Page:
Figure 25 illustrates a fanout process using an air-coaxial cable structure. The bottom view shows the small pitch of the contact points and the transparency shows the fanout and the path reset that occurs in the probe interface layer 102. The top view shows the new location of the contacts after fan-out. 26 illustrates RF or DC being routed to each side of the probe interface layer 102. FIG.

Figure 27 shows that the routing density and high isolation provided by the coaxial cable lines allow all RF or DC lines to be routed to only one side of the probe interface layer 102 so that multiple DUTs 106 can be measured simultaneously . Figure 28 shows that the routing dimensioning of the 3D coaxial cable line can be miniaturized to a sufficient degree to route two DUTs side by side to only one side of the probe interface layer 102. Figure 29 shows four DUTs being explored and demonstrates the possibility of scaling the number of devices to be tested simultaneously by copying the structure of Figure 28. [

Figure 30 shows another increase in the number of DUTs achieved by simultaneously testing and reflecting the probe interface layer. The wafer level test interface unit 100 shows eight devices that are tested at one time, but more numbers can be similarly implemented. Routing and fanout can also be configured to match the specific distribution of the DUT on the wafer or test pattern.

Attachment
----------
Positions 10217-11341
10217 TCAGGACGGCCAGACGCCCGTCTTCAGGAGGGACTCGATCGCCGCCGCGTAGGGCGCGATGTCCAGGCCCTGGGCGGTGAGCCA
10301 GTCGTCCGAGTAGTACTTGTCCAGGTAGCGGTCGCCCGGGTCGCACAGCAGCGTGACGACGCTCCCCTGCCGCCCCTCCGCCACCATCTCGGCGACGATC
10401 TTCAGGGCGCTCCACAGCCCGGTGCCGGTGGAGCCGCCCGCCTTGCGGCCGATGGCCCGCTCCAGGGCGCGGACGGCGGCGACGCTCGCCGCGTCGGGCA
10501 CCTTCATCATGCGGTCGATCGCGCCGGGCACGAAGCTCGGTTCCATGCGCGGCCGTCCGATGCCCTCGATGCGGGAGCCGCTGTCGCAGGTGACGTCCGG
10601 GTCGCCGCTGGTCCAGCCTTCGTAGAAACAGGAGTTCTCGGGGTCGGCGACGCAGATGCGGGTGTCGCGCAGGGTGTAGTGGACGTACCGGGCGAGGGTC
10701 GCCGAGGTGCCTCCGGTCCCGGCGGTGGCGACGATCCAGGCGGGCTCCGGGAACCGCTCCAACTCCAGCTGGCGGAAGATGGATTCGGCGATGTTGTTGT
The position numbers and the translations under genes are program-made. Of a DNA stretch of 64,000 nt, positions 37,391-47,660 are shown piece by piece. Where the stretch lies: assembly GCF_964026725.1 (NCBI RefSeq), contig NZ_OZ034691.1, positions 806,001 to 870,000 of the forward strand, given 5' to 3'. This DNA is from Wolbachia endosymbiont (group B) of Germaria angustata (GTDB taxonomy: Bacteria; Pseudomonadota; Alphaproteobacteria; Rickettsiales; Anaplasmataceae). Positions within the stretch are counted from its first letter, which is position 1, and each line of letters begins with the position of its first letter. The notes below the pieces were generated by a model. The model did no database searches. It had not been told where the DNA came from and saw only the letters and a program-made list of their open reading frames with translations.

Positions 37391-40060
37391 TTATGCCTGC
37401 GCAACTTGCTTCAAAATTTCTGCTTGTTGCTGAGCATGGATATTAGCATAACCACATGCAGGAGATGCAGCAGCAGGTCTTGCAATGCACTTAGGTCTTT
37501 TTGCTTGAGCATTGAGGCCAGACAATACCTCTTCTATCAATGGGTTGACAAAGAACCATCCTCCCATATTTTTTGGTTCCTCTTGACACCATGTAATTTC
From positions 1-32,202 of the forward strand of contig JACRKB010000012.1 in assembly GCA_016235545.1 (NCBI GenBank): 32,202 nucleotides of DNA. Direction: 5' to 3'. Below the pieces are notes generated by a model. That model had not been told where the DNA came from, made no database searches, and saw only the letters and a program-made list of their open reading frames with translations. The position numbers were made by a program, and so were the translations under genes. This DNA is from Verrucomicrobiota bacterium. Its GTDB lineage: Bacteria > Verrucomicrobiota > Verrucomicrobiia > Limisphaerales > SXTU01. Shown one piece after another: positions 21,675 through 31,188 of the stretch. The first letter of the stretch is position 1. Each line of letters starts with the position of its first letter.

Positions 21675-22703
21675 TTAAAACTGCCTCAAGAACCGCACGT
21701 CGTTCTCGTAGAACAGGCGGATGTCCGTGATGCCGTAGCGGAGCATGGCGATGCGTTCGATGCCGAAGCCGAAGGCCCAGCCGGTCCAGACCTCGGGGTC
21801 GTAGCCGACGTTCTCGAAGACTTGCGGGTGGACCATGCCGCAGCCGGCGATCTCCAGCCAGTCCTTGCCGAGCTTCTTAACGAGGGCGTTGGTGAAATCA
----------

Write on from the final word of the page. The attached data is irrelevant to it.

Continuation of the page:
31 shows a micro-fabricated vertical card 900 capable of providing at least one of the contactor probe assembly 101, probe interface layer 102, and interposer 104 of FIG. 3, Fig. 2 shows a novel configuration for use. For example, the transmission line 907 may convert fine wire pitches from the device under test 106 to wider spacing for RF or DC connectors. The center conductor of the coaxial transmission line 907 may include a spring portion such as 902 that may replace the spring function provided by the pogo pin 113 of the contactor probe assembly 101. Alternatively, the spring portion 902 may be omitted (Figure 33). A plurality of vertical cards 900 may be assembled, for example by soldering or mechanical attachment, to create an array of vertical cards 900 (Figs. 31-34). To further support the routing of coaxial lines, Fig. 34 also illustrates a novel architecture possible by the ability to route small diameter coaxial cable lines 901 to a common vertical spatial transducer (or expansion) substrate 910 Respectively. Signals from a separate contactor layer as described in connection with FIG. 16 or from a monolithic contactor as described in connection with FIG. 31 may be routed only on one side of the vertical spatial transducer 910. Routing on only one side allows the staggered vertical substrate 910 side by side by switching the routing plane. With such a configuration, an NxN test probe array can be created. 35 shows a novel DC and RF routing device 920 for a single chip tester or an nxn tester using the staggered technique shown in FIG. DC and RF can be split and out of the routing device 920 on different surfaces. The DC output path setting 923 and the RF connector 924 may be provided on the side of the device 920. The DC output portion 923 can be routed to the final circuit board using the flexible cable 921. [ The DC connector at the DC output 923 is part of the micro-fabrication of coaxial cable lines and can be soldered to a flex cable. This architecture improves the connector space translator for the high density required by the device under test for output I / O.